Harassment and discrimination protocol

in Jul 12, 2019

On May 1, 2019 the Federal Labor Law was substantially amended to cover, among other matters, protection of human rights and prohibiting any kind of discrimination, violence, sexual harassment and mobbing in the workplace. These anti-discrimination provisions entered into force immediately and apply to all employers despite the number of employees they have.

Particularly, employers now have an express obligation to create -in agreement with their employees- and implement a “protocol” to prevent and tackle discrimination, violence and harassment (including sexual harassment) in the workplace (the “Protocol”). The amendments are silent on what steps and formalities should be followed to satisfy this obligation including the timing to implement them; consequently, employers have certain room for interpretation as to how to address this new task but we would advise to err on the safe side by focusing on the following recommendations:

1.- The Protocol should

  • Unequivocally prohibit any kind of harassment in the workplace;
  • Provide examples of prohibited conduct that would constitute unlawful harassment;
  • Include a procedure for the investigation of complaints;
  • Have warnings for incurring in prohibited conducts;
  • State that retaliation against individuals who complain of harassment or who testify or assist in any investigation or proceeding involving harassment is unlawful; and
  • State that the Protocol is an integral part of the employer’s Internal Labor Regulations in place (aka Handbook).

2.- Implementation and training

Because having a Protocol in place is not enough, its implementation and training becomes a necessary next step. All employees, officers and new hires should receive anti-harassment training with frequency determined by the employer at its discretion but depending on the turnover rate, employers should consider semi-annual and annual training programs. New hires should receive training as part of their boarding process. There are no specific requirements for the training so employers can create and adapt one to their specific needs and considering also the geographical difficulties of conducting live or in-person sessions. Training should at least cover the items contained in the Protocol.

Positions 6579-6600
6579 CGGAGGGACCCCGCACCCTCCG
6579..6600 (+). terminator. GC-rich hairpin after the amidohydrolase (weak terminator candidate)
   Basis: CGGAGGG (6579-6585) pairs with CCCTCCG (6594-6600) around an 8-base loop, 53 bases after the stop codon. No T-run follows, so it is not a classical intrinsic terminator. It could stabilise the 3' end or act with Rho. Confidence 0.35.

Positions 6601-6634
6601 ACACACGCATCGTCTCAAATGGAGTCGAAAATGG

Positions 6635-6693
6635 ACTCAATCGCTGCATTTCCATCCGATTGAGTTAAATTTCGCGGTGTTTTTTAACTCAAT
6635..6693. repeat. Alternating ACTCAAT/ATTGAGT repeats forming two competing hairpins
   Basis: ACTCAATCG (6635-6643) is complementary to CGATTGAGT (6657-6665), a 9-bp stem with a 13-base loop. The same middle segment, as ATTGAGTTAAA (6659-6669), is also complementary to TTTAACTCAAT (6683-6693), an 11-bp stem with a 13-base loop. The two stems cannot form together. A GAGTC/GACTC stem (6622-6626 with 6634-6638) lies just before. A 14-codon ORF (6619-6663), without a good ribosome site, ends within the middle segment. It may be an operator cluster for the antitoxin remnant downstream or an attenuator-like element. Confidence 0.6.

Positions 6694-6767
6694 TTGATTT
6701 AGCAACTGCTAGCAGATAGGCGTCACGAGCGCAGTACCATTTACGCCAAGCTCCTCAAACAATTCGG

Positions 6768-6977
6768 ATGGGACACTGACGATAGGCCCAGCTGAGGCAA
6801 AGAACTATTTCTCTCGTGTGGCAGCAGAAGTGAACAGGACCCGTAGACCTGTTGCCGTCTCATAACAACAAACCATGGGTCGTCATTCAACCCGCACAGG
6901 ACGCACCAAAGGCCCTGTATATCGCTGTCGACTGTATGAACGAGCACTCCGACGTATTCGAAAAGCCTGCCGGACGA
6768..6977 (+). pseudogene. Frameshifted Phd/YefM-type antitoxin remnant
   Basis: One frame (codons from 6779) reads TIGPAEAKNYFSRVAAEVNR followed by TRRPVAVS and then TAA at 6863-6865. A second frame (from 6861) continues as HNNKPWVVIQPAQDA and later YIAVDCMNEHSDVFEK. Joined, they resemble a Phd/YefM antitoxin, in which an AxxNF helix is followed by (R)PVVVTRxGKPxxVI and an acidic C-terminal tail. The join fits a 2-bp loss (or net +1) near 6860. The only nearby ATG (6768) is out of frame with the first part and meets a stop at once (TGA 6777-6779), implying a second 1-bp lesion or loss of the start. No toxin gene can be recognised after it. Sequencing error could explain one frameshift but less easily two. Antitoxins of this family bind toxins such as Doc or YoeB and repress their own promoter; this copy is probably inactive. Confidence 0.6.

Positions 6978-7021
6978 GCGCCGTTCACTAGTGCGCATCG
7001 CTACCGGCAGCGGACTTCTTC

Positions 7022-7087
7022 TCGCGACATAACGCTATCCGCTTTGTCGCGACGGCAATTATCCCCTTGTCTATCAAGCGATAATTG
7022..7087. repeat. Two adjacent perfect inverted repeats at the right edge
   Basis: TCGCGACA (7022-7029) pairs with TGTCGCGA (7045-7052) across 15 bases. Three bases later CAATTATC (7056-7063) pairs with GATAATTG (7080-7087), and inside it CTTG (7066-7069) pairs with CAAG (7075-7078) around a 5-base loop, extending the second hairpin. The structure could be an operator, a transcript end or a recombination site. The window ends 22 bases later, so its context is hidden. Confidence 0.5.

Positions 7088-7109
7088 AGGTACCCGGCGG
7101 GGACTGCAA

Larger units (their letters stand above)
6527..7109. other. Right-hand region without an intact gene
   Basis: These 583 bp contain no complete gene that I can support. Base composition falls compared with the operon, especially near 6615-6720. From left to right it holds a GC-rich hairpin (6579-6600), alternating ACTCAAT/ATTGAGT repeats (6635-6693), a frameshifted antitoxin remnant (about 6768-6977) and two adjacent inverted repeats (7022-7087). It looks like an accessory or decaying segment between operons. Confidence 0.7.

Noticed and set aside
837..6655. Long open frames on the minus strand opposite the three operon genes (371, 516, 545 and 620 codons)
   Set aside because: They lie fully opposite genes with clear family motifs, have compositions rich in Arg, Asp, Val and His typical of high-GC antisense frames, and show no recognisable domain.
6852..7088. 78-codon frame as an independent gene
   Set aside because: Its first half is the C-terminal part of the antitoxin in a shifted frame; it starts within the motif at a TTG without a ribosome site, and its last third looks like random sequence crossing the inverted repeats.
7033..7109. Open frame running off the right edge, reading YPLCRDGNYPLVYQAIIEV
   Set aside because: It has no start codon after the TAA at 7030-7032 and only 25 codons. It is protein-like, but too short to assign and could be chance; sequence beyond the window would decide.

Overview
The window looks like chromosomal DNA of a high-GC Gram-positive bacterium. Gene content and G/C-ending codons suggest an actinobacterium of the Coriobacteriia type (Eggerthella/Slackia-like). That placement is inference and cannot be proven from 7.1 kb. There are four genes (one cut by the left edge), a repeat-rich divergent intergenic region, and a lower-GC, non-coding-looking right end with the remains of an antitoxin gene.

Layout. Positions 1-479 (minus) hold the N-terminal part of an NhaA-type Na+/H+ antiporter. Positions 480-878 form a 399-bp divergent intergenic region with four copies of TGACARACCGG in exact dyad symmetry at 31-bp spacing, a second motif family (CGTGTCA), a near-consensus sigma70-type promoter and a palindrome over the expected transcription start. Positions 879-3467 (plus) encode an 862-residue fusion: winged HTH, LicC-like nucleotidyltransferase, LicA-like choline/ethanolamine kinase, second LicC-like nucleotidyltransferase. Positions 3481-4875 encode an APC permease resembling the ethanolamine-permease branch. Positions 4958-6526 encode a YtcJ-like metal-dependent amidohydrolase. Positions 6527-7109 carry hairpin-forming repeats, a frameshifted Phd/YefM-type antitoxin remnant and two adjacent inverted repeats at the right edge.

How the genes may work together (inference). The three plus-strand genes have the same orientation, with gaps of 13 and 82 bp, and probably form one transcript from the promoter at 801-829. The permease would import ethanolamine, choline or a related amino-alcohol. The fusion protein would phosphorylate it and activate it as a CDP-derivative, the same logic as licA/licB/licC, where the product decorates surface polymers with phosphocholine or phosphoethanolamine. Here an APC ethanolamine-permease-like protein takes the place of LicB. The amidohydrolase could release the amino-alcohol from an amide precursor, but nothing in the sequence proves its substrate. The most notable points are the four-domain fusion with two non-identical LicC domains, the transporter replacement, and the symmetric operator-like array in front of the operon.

Prevention is the best tool to mitigate and eradicate harassment in the workplace so given the recent amendments to the law employers are encouraged to review their policies to ensure compliance with these new anti-harassment requirements and the Protocol.

About the authors: Juan Tejedo and Carlos Acle are partners and Regina de la Fuente is an associate of GarcíaMingo & Tejedo, S.C. They have long-standing experience in representing a variety of foreign and domestic companies in employment and Union matters. They can be contacted at: juan.tejedo@gmt.mx, carlos.acle@gmt.mx, regina.delafuente@gmt.mx

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